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DZH22

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crispino

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Not an engineer, but:
Concrete cores are good at providing shear support against lateral forces. That is, if you build a steel structure where all the joints are at right angles, there's little to prevent lateral forces from pushing those rectangles sideways into parallelograms. A concrete wall won't get pushed sideways into a parallelogram because it's a solid plane. So it makes sense to build solid concrete walls up the middle of building to provide shear support and then attach right-angle steel framing to it, with the core preventing the right-angle steel joints from twisting.

If you don't have concrete "shear walls" then you need to add in angle-bracing to provide the shear support. A right-angle square can get pushed into a parallelogram, but not if it has diagonal bracing that basically creates the hypotenuse of a right triangle inside the square. Plenty of steel structures do this instead of using a concrete core, but it's more complicated and often costlier than just putting up concrete. But concrete is way heavier than steel, so if you're adding new floors on top of existing ones (like at Avalon North Station or the office component of Hub on Causeway) it often makes sense to use steel angle bracing instead of concrete for shear support. You'll also probably see steel angle bracing at the air rights project by Lansdowne Station for the same reason.

There are building codes and standards requiring certain levels of shear support, but these can be met with concrete shear walls or with steel angle bracing. It's just a question of which works better for your project, and with built-from-scratch towers on terra firma, a concrete core is usually the cheaper and easier way to go.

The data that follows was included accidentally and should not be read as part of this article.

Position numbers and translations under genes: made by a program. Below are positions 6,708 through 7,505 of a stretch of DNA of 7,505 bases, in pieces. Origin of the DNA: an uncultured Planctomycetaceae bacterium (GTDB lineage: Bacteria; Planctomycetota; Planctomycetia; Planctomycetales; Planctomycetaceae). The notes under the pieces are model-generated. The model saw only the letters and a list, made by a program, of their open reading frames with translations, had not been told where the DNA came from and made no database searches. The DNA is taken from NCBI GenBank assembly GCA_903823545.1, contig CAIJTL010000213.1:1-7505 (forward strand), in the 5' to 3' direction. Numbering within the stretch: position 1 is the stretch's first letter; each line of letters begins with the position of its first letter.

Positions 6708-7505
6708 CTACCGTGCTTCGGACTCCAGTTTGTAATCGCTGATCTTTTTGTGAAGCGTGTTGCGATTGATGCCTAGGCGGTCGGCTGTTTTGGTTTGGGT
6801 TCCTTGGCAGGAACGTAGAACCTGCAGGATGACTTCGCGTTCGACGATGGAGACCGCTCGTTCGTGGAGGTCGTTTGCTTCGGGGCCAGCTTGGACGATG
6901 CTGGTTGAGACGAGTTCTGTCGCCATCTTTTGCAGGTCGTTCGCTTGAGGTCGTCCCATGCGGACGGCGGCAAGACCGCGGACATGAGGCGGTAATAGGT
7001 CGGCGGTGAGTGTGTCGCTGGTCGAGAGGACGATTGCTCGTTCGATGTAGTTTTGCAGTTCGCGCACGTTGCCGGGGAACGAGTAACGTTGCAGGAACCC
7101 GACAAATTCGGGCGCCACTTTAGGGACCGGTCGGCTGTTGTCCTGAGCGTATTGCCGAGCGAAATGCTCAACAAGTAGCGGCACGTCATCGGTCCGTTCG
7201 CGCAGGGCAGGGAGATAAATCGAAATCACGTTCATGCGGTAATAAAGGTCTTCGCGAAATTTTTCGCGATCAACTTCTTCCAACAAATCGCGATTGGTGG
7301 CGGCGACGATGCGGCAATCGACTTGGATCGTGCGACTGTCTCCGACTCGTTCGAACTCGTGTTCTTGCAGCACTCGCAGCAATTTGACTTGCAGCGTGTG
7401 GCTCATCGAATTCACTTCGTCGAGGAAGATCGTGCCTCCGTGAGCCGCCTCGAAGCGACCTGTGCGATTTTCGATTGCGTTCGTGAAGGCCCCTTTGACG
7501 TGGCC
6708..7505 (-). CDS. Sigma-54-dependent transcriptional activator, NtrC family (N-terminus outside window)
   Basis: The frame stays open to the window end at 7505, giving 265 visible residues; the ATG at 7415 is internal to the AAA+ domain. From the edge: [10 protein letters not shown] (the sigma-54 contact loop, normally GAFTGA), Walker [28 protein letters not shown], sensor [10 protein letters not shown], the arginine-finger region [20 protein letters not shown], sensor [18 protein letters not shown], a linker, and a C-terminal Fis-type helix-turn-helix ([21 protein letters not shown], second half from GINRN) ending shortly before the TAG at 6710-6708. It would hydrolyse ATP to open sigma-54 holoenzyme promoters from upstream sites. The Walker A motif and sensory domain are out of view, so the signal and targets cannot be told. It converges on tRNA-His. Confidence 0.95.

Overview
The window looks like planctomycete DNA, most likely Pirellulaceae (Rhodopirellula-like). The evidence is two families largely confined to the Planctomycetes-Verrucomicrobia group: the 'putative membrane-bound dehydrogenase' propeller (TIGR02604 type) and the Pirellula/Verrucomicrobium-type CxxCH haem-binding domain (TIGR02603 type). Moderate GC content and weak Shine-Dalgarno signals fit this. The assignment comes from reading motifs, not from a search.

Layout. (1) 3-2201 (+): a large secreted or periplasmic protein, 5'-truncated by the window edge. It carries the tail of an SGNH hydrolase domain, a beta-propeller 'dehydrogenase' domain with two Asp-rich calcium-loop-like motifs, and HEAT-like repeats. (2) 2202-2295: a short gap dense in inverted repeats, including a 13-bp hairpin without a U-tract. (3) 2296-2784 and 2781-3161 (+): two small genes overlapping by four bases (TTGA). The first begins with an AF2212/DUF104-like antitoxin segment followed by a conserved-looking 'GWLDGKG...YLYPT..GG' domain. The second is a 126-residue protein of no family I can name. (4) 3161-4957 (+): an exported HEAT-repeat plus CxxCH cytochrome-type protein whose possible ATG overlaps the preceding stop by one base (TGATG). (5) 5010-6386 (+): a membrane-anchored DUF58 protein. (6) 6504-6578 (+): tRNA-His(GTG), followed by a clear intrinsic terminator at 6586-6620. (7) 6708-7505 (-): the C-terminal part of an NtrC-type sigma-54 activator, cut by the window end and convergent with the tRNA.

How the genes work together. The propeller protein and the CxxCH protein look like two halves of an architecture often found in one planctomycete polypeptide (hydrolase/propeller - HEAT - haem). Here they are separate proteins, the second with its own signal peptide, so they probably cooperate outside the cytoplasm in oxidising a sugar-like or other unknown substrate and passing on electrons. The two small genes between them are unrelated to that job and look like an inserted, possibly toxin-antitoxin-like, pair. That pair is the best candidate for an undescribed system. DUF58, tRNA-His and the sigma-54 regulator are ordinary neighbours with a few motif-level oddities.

Concrete is also good in the case of fires, but you can meet fire standards with properly designed steel too.
Just wanted to say thanks a lot for this info, it's much appreciated.
 

king_vibe

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Not an engineer, but:
Concrete cores are good at providing shear support against lateral forces. That is, if you build a steel structure where all the joints are at right angles, there's little to prevent lateral forces from pushing those rectangles sideways into parallelograms. A concrete wall won't get pushed sideways into a parallelogram because it's a solid plane. So it makes sense to build solid concrete walls up the middle of building to provide shear support and then attach right-angle steel framing to it, with the core preventing the right-angle steel joints from twisting.

If you don't have concrete "shear walls" then you need to add in angle-bracing to provide the shear support. A right-angle square can get pushed into a parallelogram, but not if it has diagonal bracing that basically creates the hypotenuse of a right triangle inside the square. Plenty of steel structures do this instead of using a concrete core, but it's more complicated and often costlier than just putting up concrete. But concrete is way heavier than steel, so if you're adding new floors on top of existing ones (like at Avalon North Station or the office component of Hub on Causeway) it often makes sense to use steel angle bracing instead of concrete for shear support. You'll also probably see steel angle bracing at the air rights project by Lansdowne Station for the same reason.

There are building codes and standards requiring certain levels of shear support, but these can be met with concrete shear walls or with steel angle bracing. It's just a question of which works better for your project, and with built-from-scratch towers on terra firma, a concrete core is usually the cheaper and easier way to go.

Concrete is also good in the case of fires, but you can meet fire standards with properly designed steel too.
I am an engineer and this is actually a pretty good description!
 

dshoost88

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Note that in these few pics, the name on the Pru Tower is blocked. Everyone knows that it's the Pru Tower. So why is the name blocked? Hah!! :unsure:
@Jahvon09 , there is scaffolding on the Prudential Tower's top few floors for the $100 million sky observatory renovation there. That is why the name is currently blocked atop the skyscraper.
 

Jahvon09

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Sounds about right. I think they are doing a lot there to make it a superb program. 😊
 

Jahvon09

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Guess that it can't receive the crown until the facade is finished. Hah!! :unsure:
 

Jahvon09

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Question;

What will happen with the other two towers when THIS one is about to open for business? Will they be kept by the company? :unsure:
 

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